It must have been about ten years ago when I first went to Port Hedland. Not knowing what to expect I researched the area before the trip. To my surprise there was more to see than just Port, salt mines, and iron ore laden freight transported by rail or sea. What did surprise me was the vivid colours of the landscape.
There is no way the mining Pilbara region up north can be described in vague terms. What you see, is what you get.
It is hot. It is red. It is dusty. The sky is blue. It is magnificent. There is a solitary tree at Spoilbank, in South Hedland. It is my favourite view from across the water. This is harsh country exposed to cyclones. I love the statement it makes. The muted shades of dusk.The day ends beyond (tidal) Pretty Pool. It casts an iridescent glow.The bird life at Pretty Pool is discreet. This heron was among the mangroves. It was barely bigger than a crow.With a stretch that was amazing!The tide had left a calling card. My favourite place early morning is near a church. The eagles like it too.The magnificent cargo ships glide by, often without sound.I’ve visited Cemetery Beach before when the turtles were hatching. (Yes, the beach is across the cemetery!). This time I found sculptures on shore. The real turtles in the sea were too quick to photograph.A beautiful egret. An Eastern Reef egret, I think.The rugged Pilbara shore.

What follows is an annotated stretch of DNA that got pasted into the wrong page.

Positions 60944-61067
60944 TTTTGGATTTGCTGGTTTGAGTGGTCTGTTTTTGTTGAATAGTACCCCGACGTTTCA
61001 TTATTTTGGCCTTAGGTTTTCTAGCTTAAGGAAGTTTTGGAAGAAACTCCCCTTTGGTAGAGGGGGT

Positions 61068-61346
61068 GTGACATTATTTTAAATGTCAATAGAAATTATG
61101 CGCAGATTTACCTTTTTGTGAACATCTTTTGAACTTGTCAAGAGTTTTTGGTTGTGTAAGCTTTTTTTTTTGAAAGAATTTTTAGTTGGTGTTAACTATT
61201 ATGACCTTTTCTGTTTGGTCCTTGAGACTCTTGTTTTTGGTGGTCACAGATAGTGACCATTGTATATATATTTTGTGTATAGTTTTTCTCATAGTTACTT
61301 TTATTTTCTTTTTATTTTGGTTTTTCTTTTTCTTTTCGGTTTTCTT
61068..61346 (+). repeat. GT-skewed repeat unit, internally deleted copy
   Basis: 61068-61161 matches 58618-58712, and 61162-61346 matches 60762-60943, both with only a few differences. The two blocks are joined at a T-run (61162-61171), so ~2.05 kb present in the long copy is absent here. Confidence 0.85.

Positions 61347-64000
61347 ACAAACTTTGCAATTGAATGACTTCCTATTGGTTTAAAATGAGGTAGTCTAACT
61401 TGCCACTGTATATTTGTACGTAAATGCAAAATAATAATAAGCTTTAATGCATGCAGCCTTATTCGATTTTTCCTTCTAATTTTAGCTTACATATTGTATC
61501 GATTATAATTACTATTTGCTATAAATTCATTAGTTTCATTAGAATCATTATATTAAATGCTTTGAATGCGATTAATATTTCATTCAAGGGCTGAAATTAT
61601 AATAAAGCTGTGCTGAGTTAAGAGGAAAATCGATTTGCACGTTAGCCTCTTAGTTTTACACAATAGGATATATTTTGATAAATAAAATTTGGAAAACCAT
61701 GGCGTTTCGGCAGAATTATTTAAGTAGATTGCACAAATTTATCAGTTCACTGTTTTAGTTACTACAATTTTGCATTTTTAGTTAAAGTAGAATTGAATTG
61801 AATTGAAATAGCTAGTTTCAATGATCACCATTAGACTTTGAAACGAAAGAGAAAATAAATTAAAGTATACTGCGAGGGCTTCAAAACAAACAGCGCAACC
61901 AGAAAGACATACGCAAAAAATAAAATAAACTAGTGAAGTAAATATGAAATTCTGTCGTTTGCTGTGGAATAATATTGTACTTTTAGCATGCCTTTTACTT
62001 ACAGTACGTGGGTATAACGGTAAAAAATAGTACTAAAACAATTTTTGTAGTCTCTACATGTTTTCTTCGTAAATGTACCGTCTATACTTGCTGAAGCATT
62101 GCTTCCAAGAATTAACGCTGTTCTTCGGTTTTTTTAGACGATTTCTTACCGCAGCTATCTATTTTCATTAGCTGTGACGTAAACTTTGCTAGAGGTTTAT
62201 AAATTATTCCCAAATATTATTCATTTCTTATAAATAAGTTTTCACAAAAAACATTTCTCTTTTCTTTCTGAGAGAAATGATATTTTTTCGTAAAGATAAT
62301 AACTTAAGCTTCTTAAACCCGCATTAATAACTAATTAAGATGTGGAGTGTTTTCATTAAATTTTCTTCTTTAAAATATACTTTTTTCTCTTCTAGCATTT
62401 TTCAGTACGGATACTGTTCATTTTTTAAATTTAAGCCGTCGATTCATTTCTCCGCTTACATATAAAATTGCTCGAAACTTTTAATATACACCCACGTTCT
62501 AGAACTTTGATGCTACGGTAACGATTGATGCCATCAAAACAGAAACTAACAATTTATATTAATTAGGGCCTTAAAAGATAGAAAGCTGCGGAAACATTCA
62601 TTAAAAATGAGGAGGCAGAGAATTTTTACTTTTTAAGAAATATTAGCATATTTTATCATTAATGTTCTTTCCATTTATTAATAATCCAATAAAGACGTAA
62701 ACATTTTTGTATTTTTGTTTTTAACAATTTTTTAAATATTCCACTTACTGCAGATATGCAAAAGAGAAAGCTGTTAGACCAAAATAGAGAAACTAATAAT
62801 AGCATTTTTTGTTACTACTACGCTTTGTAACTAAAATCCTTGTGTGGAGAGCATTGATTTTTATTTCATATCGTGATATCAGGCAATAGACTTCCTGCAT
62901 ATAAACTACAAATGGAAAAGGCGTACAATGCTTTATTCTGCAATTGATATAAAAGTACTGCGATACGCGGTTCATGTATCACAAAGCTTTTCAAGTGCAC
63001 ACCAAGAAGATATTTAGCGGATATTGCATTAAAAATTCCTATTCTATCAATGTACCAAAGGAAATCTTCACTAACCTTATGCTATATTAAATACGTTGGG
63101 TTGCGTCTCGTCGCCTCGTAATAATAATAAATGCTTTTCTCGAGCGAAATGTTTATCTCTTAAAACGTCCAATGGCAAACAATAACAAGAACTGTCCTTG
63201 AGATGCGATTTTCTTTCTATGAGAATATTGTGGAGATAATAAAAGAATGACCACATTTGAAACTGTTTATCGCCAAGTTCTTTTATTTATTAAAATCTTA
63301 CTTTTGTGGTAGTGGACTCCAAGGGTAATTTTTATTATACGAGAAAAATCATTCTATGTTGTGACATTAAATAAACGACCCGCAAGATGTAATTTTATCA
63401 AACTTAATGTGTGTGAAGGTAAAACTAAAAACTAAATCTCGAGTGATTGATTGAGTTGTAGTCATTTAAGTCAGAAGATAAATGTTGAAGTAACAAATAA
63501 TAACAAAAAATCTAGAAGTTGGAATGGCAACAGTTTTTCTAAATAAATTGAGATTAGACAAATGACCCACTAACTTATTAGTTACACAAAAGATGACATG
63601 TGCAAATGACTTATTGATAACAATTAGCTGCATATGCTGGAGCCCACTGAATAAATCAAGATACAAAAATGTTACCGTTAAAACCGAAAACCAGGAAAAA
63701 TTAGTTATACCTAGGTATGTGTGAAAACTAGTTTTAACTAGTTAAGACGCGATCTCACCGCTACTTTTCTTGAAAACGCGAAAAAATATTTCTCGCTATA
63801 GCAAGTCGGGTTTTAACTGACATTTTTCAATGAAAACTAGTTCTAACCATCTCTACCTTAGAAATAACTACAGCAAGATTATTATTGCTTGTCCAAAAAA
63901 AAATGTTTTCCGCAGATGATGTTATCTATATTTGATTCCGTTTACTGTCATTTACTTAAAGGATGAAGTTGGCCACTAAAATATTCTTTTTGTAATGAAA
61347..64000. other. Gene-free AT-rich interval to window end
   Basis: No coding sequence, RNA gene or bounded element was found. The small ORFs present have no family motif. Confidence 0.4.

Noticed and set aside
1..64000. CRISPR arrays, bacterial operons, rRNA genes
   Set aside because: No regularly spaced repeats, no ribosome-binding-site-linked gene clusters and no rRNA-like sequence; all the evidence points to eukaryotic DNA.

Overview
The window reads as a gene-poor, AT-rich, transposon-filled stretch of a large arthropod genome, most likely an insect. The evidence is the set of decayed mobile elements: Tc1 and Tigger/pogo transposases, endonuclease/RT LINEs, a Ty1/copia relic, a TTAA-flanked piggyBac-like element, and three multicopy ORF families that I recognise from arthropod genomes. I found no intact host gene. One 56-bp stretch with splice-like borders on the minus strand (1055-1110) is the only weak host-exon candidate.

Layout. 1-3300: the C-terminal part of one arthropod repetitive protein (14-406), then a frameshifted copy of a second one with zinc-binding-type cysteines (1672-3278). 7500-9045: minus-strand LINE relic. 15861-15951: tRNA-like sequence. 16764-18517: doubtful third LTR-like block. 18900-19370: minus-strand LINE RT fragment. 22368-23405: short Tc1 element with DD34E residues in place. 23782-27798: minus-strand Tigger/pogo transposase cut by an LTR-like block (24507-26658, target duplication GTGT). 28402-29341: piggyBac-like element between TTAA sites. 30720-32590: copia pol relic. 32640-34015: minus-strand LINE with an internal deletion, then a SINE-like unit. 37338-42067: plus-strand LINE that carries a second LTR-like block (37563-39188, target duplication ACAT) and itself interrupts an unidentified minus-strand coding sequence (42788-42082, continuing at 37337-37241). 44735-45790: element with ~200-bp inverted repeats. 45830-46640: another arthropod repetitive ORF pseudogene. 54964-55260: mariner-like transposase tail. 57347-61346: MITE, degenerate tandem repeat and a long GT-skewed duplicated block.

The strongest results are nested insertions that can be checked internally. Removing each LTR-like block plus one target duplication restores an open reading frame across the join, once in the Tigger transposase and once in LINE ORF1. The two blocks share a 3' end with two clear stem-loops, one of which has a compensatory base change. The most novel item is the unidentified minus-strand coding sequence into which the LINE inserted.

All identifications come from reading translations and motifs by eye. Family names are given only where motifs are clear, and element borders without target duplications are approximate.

I had lunch with my son yesterday. I was telling him how hot it was in Port Hedland when I was there. I got off the flight to temperature that was 17 degrees hotter than Perth. I was sharing with him the sights and sounds of the Pilbara when he asked how come I am still enthusiastic about work after all these years of travel. My answer was simple. I practice the quote from The Rubaiyat by Omar Khayyam: “Be happy for this moment. This moment is your life.”
It is the essence of being alive.
Until next time
a dawn bird